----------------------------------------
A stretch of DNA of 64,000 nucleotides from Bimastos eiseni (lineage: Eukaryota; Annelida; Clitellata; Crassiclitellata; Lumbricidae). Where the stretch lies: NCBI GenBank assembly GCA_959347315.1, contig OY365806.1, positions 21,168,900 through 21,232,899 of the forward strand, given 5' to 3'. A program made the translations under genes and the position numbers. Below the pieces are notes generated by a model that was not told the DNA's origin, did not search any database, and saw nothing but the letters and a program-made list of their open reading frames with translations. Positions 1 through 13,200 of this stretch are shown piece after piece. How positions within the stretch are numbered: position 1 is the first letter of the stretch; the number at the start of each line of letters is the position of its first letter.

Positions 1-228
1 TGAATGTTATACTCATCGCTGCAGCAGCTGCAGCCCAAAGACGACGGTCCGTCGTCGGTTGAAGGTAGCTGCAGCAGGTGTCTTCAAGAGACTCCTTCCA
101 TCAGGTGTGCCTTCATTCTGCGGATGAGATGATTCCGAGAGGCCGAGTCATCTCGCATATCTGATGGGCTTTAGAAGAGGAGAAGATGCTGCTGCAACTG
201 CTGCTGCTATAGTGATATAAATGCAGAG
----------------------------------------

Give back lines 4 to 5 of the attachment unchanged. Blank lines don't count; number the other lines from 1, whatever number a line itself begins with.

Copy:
101 TCAGGTGTGCCTTCATTCTGCGGATGAGATGATTCCGAGAGGCCGAGTCATCTCGCATATCTGATGGGCTTTAGAAGAGGAGAAGATGCTGCTGCAACTG
201 CTGCTGCTATAGTGATATAAATGCAGAG